Since a few of you out there were interested in how I used an electric toothbrush for engraving acrylic, here you go.

Here is the toothbrush in question. I believe they are still made, and they are relatively cheap at around 4 bucks each.

Once you snap the battery cover off the bottom, you are presented with the view below. There is an off-white nylon ring just inside the edge to help the cover seal shut. It also serves to make it difficult to assemble. Just get a small jewelers screwdriver under it, and gently peel it out. It comes in pieces. You only need to remove enough to uncover the seams.

I used a pair of pliers opened up to break the seam open. Not all the way, just to start it.

I then lightly pressed the pliers in the battery compartment and gently pulled them open enough to split the sides. It wont split completely. After removing the brush head, you can gently pull it the rest of the way apart by hand.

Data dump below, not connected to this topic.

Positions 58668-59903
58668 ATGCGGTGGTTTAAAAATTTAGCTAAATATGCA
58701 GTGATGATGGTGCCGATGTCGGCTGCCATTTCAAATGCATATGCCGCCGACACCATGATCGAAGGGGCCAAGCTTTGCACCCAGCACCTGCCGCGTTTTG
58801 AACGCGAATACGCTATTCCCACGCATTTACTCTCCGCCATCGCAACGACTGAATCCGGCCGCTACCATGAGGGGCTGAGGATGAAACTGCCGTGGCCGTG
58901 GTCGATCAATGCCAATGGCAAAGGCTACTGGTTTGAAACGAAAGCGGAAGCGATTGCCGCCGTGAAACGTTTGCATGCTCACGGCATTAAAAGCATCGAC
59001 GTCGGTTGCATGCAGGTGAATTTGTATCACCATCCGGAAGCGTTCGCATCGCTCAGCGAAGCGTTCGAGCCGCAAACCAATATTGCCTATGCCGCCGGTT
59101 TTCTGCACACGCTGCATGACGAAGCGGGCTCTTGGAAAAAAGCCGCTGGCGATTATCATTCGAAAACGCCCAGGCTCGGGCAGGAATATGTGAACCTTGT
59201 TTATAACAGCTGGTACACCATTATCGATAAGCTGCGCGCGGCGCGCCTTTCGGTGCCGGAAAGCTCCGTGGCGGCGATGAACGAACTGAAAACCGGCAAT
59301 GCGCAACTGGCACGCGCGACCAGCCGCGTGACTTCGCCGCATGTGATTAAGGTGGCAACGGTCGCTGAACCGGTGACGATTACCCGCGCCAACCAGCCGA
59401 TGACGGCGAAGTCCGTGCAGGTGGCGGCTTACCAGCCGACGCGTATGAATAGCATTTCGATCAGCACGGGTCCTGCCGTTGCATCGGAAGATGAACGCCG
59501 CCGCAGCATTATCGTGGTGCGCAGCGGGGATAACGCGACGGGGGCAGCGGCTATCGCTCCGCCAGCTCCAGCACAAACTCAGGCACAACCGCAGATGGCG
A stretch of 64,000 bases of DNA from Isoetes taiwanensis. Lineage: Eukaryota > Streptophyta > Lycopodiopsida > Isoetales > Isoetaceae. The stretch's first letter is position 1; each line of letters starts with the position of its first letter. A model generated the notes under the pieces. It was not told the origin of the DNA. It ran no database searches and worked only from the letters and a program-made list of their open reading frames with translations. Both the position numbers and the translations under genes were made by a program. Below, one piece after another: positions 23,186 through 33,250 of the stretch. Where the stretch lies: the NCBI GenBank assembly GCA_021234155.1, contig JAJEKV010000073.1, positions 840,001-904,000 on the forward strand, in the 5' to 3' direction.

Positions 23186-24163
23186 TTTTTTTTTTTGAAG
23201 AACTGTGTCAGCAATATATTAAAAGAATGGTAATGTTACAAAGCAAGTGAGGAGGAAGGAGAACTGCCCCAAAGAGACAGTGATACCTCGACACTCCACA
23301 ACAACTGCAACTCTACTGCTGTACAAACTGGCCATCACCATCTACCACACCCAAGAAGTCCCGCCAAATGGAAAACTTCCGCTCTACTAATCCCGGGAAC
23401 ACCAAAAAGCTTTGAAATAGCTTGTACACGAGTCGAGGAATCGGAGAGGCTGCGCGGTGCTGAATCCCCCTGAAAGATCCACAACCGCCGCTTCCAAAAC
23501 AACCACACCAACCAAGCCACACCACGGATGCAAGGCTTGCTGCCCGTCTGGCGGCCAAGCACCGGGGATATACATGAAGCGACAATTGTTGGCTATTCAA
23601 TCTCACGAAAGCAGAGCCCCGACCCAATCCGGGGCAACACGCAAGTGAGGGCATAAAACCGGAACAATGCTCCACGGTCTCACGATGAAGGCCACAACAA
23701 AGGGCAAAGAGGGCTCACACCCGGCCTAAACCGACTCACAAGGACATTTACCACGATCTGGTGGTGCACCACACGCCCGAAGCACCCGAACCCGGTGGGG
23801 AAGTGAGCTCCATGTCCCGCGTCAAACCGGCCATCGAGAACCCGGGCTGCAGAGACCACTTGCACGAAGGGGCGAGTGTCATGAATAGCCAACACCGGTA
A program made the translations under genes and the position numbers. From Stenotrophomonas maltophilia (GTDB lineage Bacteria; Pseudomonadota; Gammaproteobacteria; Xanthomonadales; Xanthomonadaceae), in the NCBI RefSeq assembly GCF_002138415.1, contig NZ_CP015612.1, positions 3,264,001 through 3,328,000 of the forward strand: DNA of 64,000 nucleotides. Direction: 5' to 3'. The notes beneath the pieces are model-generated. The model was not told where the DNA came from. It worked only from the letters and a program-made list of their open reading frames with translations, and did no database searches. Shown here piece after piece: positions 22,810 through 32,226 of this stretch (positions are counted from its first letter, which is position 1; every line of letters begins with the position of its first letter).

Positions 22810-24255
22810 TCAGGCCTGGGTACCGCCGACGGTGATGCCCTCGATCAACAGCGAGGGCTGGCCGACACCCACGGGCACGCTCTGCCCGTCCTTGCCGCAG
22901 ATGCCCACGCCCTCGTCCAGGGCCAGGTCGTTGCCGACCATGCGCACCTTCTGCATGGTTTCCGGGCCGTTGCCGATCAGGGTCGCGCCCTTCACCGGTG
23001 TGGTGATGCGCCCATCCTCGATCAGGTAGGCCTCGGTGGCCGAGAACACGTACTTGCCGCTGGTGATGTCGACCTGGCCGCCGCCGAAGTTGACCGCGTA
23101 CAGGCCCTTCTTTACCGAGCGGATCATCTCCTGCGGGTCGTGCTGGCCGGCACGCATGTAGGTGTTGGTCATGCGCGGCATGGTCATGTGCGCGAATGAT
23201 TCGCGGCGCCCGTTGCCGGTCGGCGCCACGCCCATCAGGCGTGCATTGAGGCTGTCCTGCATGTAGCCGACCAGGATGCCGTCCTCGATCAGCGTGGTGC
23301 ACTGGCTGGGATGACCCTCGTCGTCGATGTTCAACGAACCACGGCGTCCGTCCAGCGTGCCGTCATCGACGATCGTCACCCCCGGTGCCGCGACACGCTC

The brush end just twists off at the seam pictured below.

You will see this when you get the brush head off.

Here is the guts of it all. Not very complex, but able to take a decent beating. The pin at the left is the item of interest. you can either sharpen it to a point. Or, if you are feeling lucky, try to replace it with something sharper and harder.

As an engraver, this mod isnt almighty powerful. It is very light, and easily handled in delicate jobs. You dont have to disassemble it to sharpen the point and is it for engraving. I did to show the options for ‘mods’ to make it last longer. It comes as a relatively sealed unit. Until you split the case, I believe it stays sealed. At less than 4$ a piece, replacing it when there is no more pin to sharpen isnt too bad of a compromise. Also, the switch has a handy feature of either being momentary, or full on/full off. Press for momentary, and slide for full on.

Acrylic edge lighting techniques are for another post.

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